• The Gaudie

Hope for the World’s Rarest Bird

Conservation success for the Madagascar pochard

Photo by Amy MacAndrews (Flickr)

by Mairi-Netta Young

Following 15 years of no sightings, the endemic Madagascar pochard was declared extinct in the late 1990s. In 2006, however, researchers from Durrell Wildlife Conservation Trust rediscovered a small group of the species, living on a remote lake. Believed to be the last remaining individuals, immediate conservation action was taken. An international team, which included Durrell Wildlife Conservation Trust, WWT, The Peregrine Fund and the Government of Madagascar, removed the only remaining clutch of pochard eggs to be reared in captivity.


Following the success of the captive breeding programme, and the birth of over 100 pochard chicks, the team turned their attention to the next stage of the conservation effort; release into the wild.


The logistics of this process, however, proved to be incredibly difficult. Besides working in the most remote part of Madagascar – where access to the lakes by vehicle is only possible for three months a year, the ecological requirements of the duck also provided further hurdles. Extensive local rice growing, deforestation and predatory fish introductions severally minimised potential release sites.


In 2017, Lake Sofia - in the north of the country, was identified as probable site. Captive-reared chicks were transported 124 miles, where they were released into Scottish salmon-farming cages – acting as the world’s first floating aviaries.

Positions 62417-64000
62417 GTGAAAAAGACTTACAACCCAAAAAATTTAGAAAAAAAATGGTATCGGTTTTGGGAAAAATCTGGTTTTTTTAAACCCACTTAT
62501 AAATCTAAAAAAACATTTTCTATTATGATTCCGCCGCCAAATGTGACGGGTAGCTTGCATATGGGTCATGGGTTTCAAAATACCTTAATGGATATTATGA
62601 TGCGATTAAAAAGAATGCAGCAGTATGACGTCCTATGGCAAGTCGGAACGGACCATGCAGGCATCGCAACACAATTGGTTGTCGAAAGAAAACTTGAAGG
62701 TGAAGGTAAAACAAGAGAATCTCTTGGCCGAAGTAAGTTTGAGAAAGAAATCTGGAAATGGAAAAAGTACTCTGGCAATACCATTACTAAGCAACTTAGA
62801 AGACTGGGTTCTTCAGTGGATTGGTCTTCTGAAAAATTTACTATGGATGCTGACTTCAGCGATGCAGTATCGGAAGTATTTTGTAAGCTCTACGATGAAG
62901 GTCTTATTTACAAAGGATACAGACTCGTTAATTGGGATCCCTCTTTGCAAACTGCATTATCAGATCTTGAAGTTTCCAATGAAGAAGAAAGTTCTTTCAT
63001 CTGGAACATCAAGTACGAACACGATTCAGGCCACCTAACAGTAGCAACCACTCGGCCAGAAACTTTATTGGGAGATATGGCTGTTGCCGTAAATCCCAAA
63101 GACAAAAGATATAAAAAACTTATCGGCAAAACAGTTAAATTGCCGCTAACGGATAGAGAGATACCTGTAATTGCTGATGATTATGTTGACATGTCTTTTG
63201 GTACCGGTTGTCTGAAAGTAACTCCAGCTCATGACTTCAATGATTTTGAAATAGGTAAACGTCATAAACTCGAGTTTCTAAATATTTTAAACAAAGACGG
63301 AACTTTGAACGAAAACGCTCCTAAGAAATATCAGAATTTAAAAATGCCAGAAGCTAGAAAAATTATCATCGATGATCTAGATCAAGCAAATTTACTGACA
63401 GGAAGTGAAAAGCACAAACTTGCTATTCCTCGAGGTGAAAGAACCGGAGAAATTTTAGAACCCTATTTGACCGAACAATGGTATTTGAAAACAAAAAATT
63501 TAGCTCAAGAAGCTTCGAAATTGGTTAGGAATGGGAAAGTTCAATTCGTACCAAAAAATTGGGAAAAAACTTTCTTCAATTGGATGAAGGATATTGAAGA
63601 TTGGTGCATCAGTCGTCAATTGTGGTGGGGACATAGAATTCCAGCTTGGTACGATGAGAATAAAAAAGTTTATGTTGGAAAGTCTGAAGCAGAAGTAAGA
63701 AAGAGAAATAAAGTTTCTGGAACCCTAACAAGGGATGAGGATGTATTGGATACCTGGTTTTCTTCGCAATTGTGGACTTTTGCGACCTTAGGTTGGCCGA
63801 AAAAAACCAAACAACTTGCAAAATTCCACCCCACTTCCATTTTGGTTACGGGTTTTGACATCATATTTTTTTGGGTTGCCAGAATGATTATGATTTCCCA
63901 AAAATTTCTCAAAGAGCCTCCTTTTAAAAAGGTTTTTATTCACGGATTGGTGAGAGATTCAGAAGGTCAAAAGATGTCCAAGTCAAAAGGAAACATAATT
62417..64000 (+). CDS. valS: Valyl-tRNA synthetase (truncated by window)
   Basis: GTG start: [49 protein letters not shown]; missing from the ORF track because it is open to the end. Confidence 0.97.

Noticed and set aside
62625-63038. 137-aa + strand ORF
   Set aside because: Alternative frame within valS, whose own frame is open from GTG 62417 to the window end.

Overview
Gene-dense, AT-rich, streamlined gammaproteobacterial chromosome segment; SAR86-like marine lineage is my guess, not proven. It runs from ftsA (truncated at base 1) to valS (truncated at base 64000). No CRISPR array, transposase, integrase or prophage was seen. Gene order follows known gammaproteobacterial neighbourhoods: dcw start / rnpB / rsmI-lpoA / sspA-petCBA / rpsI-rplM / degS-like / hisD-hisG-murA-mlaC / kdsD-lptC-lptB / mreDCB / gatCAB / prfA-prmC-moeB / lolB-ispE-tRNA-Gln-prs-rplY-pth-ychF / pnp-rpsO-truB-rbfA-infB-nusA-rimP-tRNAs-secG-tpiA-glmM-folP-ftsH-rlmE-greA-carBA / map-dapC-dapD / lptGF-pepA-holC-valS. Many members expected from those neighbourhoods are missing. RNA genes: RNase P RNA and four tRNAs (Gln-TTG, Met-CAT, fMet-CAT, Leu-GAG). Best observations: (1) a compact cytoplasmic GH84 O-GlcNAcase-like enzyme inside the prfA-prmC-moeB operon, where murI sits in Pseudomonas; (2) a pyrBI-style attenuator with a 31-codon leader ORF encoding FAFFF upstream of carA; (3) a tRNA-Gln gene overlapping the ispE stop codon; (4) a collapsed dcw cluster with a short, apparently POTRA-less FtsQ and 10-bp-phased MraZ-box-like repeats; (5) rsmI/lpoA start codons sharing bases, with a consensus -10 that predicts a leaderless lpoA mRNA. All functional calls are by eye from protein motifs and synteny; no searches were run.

After one week within the aviaries and researchers were confident that they were adapting to their surroundings, the team released the ducks into the wild - for the first time in over a decade.


Conservation efforts remain ongoing in order to ensure the ducks’ survival; improving the environment and ensuring the ducks are fully established in their new home.


Most importantly, the team continues to work alongside the local inhabitants who will, essentially, play a pivotal role in the species’ future. Nigel Jarrett, head of conservation breeding at the WWT, said: "It takes a village to raise a child, so the old African proverb goes, but in this case, it has taken a village to raise a duck.”


Nevertheless, the event has been caused for celebration for all the researchers involved. Dr Glyn Young, conservation biologist and head of birds at the Durrell Wildlife Conservation Trust, said: "The idea that we could be releasing pochards into the wild only 12 years after rediscovery pays remarkable testament to the dreams and hard work of many people from Madagascar, Jersey and the UK, who have worked tirelessly to see this remarkable bird get a chance of survival in a changing world."


The success story of the Madagascar pochard marks an incredibly important time for conservation efforts around the world. From supposed extinction to successful release into the wild; the world’s rarest duck reminds us of the potential that conservation has - and brings 2018 to a very optimistic end. 

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